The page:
To date, ERCC1 was the most studied of the ERCC gene family in different cancers including GC, colorectal cancer, lung cancer, and ovarian carcinoma. Chang et al. suppressed ERCC1 expression by siRNA-mediated silencing and found that the repair activity of cisplatin-induced DNA damage and cell viability against platinum-based drugs decreased in HeLa S3, MCF-7, and HCT116 cells [26]. Li et al. then found that inhibition of ERCC1 by siRNA made GC cell lines significantly more sensitive to cisplatin (381%) compared with mock controls [27]. However, studies in the relationship between ERCC1 and prognostic value of GC yielded conflicting results. Kim et al. examined samples from 149 patients with advanced GC by immunohistochemistry. They found that patients expressing ERCC1 had a significantly more favorable 5-year OS, and similar results were reported by Bamias et al. [5, 6]. Other studies have observed the opposite results; decreased ERCC1 mRNA levels were associated with a favorable response to 5-FU/cisplatin in patients with primary GC [28]. Yamada et al. analyzed 325 Japanese patients with advanced GC by using real-time reverse transcription polymerase chain reaction (RT-PCR) and found that the response rate to 5-FU for high and low mRNA expression of ERCC1 was 2.7% and 17.5%, respectively (P=0.058). ERCC1 mRNA high expression was correlated with an adverse prognosis [HR 1.37 (1.08–1.75), P = 0.010], but not for therapeutic regimens with cisplatin or 5-FU [29]. In a study by Kwon et al., patients who were examined by immunohistochemistry without ERCC1 expression were more sensitive to 5-FU/oxaliplatin chemotherapy (P = 0.045) and had a longer median OS (P = 0.0396) [30]. Similar results were observed in two meta-analyses [4, 31]. High/positive ERCC1 expression was correlated with worse survival time in head and neck carcinomas, lung cancer, urothelial cancer, and colorectal cancer [3235]. In our study, high ERCC1 mRNA expression was associated with favorable OS for all GC patients, and especially for patients with Stage 1 GC, 5-FU-based adjuvant treatment, and HER2-positive patients. This was not consistent with most of the research results and may be affected by ERCC4 because of the positive correlation between it and the ERCC1-XPF complex as shown in Figure 3. Another reason could be the limited number of samples. A further prospective study will be needed to clarify this.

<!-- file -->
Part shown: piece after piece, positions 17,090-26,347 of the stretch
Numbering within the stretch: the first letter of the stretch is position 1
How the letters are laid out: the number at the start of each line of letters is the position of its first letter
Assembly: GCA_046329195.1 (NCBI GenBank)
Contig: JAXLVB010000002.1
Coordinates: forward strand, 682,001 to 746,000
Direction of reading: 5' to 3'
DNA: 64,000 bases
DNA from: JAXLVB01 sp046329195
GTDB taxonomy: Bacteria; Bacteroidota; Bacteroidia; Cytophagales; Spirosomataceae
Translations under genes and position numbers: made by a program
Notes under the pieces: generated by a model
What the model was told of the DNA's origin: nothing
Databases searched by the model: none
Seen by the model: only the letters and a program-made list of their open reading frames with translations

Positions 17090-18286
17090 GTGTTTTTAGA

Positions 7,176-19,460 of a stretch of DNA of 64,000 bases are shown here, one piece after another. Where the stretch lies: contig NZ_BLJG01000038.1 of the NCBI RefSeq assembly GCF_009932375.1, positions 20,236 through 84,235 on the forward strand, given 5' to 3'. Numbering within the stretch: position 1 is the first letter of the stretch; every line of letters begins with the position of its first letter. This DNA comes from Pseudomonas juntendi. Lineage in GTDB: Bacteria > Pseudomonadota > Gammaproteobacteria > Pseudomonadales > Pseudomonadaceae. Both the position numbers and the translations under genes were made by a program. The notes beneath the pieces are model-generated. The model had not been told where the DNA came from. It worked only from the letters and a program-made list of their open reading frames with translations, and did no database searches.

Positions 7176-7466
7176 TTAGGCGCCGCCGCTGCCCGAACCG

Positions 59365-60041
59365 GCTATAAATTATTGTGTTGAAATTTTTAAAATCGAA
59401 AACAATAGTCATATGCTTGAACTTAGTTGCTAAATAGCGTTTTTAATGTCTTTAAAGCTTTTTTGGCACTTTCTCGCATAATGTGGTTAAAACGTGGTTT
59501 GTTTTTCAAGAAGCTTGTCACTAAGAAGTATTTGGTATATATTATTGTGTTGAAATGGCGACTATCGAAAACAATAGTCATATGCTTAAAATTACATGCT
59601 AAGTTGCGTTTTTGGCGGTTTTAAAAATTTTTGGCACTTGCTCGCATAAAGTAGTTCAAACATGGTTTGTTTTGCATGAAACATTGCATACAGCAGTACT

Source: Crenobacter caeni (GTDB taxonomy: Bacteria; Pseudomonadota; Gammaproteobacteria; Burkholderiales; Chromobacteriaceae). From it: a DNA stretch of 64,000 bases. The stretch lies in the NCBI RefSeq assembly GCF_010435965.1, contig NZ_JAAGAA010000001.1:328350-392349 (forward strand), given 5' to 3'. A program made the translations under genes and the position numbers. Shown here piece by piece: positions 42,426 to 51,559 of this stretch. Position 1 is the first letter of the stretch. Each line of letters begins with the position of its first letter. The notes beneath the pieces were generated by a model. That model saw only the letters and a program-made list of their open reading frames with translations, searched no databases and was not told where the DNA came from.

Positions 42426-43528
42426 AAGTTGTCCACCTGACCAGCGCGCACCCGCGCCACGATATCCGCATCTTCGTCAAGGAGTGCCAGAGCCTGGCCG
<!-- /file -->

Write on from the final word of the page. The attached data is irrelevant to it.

Some studies have reported the association between ERCC2 mRNA expression and prognosis in patients with malignant tumors. Zafeer et al. reviewed 132 head and neck cancer patients and assessed tissue samples from 80 patients by PCR. They found that the expression of ERCC2 was associated with the expression of Ki-67 and an aggressive cancer phenotype and concluded that ERCC2 might be used as a biomarker for improved diagnostic and prognostic value in head and neck cancer. [36]. Huang et al. analyzed ERCC2 expression by immunohistochemistry in 180 colorectal cancer patients with adjuvant chemotherapy and showed that ERCC2 was not related to survival time; moreover, similar results were observed in a study by Kassem et al. [8, 37]. As far as GC is concerned, the prognosis associated with ERCC2 mRNA expression has not been reported. In our present study, a high expression of ERCC2 mRNA was markedly associated with a favorable OS in general and in particular for HER2 positive GC patients but was correlated with poor OS for patients with intestinal-type and Stage I/IV GC. Owing to this paradoxical result, we cannot conclude that ERCC2 can be used for prognosis; the inconsistent results need to be resolved in further research.